Poetry

Poetry Sunday: 'Introduction to the Body in Fairy Tales,' by Jeannine Hall Gailey

By the time we’re told the “dark forest has a code,” meaning both a behavioral code and a cipher, it seems the poem also has a code. It operates, as good poems do, on multiple levels, even in a kind of doublespeak. When “You” launches the second stanza, we can imagine the speaker addresses both herself and us. The canary certainly appears in fairy tales, yet it also commonly represents—by way of metonymy, in this case an object standing in for a concept—the early warning that an atmosphere is poisonous. As the stanza proceeds, the narrator also drops any mask of objectivity and grows angrier. The second stanza presents an undeniably feminist voice. These “songs” we’re taught as girls, warnings to hide ourselves from the male gaze and yet to seek the protection of men, can make us fear our own sexuality and hate our bodies. Damned if you let yourself be caged; damned if you refuse and venture into the toxic world.
Or maybe just damned. At the heart of the poem, I’m jolted by this turn bridging the second and third stanzas: “Your body is the tower you long to escape, / and all the rotted fruit your babies.” Even before “rotted” shocks us, the metaphoric tower stands out as stunningly subversive. As in the poem’s opening line, the body is presented as place. No metaphoric place can be more phallic than a tower. Here, Gailey turns the tower into a trope for the female body, the inescapable imprisonment in our own tissue, blood, bones, organs, and genes that can betray us with its transformations: puberty, mutation, disease, pregnancy, or barrenness. We’re trapped both in the actual body and by the archetypes about it. Finally, the poem reaches a somewhat hopeful path out with its “ghostly white pebbles,” in which I like to read the possible guidance of those who came before.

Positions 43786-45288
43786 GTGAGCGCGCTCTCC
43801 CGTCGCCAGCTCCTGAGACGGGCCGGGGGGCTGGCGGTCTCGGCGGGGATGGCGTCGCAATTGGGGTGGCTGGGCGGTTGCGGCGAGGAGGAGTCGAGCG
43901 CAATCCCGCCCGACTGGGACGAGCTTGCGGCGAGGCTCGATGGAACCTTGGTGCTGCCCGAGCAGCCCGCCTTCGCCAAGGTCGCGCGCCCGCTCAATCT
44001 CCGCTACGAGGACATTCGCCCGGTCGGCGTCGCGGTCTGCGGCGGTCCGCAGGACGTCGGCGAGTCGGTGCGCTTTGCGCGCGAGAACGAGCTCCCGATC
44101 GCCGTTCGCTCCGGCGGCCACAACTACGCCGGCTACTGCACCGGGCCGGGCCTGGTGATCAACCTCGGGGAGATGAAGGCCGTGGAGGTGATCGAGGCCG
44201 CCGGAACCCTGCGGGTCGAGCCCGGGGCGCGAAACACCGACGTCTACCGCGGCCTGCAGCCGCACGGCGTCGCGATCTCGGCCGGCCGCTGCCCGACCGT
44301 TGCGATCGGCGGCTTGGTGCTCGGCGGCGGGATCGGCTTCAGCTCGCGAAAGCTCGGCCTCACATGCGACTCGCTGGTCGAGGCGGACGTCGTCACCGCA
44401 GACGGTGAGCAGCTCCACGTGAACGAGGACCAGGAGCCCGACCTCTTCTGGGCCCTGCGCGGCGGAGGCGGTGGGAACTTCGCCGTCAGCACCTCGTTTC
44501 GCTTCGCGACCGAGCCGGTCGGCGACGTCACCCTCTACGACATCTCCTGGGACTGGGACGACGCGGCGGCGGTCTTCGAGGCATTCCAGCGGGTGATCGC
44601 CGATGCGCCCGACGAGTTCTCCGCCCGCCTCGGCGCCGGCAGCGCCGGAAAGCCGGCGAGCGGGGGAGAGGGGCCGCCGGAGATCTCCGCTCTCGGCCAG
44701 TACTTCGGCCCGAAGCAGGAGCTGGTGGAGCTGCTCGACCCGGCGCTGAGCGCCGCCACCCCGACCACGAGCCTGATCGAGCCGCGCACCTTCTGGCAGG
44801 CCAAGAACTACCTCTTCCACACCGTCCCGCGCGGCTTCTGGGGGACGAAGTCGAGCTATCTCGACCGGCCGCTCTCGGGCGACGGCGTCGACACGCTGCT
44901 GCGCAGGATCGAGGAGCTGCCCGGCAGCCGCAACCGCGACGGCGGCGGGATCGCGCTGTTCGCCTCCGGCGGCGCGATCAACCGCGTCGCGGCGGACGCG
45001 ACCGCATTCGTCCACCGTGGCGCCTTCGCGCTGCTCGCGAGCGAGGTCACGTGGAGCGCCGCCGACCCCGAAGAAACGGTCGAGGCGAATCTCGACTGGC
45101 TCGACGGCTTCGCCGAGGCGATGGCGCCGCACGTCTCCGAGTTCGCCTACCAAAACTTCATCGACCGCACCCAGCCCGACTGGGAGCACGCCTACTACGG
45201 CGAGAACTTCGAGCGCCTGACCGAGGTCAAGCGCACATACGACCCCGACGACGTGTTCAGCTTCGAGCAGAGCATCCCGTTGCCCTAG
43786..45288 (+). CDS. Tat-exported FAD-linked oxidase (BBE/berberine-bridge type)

Indeed, many poetic foremothers have undertaken this feminist project of revisiting fairy tales. This is an ekphrastic poem, on its most obvious level a work of art about another genre, in the tradition of Anne Sexton, whose Transformations featuring Snow White, Cinderella, and other Grimm characters appeared in 1971. Louise Glück repeatedly works in mythic mode with a kind of stripped language whose echoes I also hear in Gailey’s declarative sentences. Like Adrienne Rich, Gailey dives into the wreck of tradition to explore what generations of male writers canonized.
Still, Gailey finds a fresh and powerful approach using a deceptive narrator, a voice only thinly disguised as impersonal, in a poem only flirting with humor. In “Introduction to the Body in Fairy Tales,” the undisclosed source for the poem’s authority turns out to be the poet’s female body. Childhood stories do introduce us to our bodies. This Halloween, I’ll notice the stubborn endurance of these archetypes, even in the age of tweets, when a princess rings the doorbell and I grab my witch’s hat.
 
cohen_cover-owlmarch23-2016-330Guest Editor Susan Cohen’s most recent book of poems, A Different Wakeful Animal, won the 2015 David Martinson—Meadowhawk Prize from Red Dragonfly Press and can be ordered at Amazon. Cohen was a newspaper reporter, contributing writer to the Washington Post Magazine, and professor at the University of California Graduate School of Journalism before earning an MFA from Pacific University. Her poems appear widely in journals and anthologies, including the Bloomsbury Anthology of Contemporary Jewish American Poetry, and have received numerous honors, including the Rita Dove Poetry Award and the Milton Kessler Poetry Prize. www.susancohen-writer.com]]>

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  • Aubrey Ginsberg October 31, 2016 at 6:56 am

    Great woman with great poems. your poems make me more romantic

    Reply
  • Aubrey Ginsberg October 31, 2016 at 6:56 am

    Great woman with great poems. your poems make me more romantic

    Reply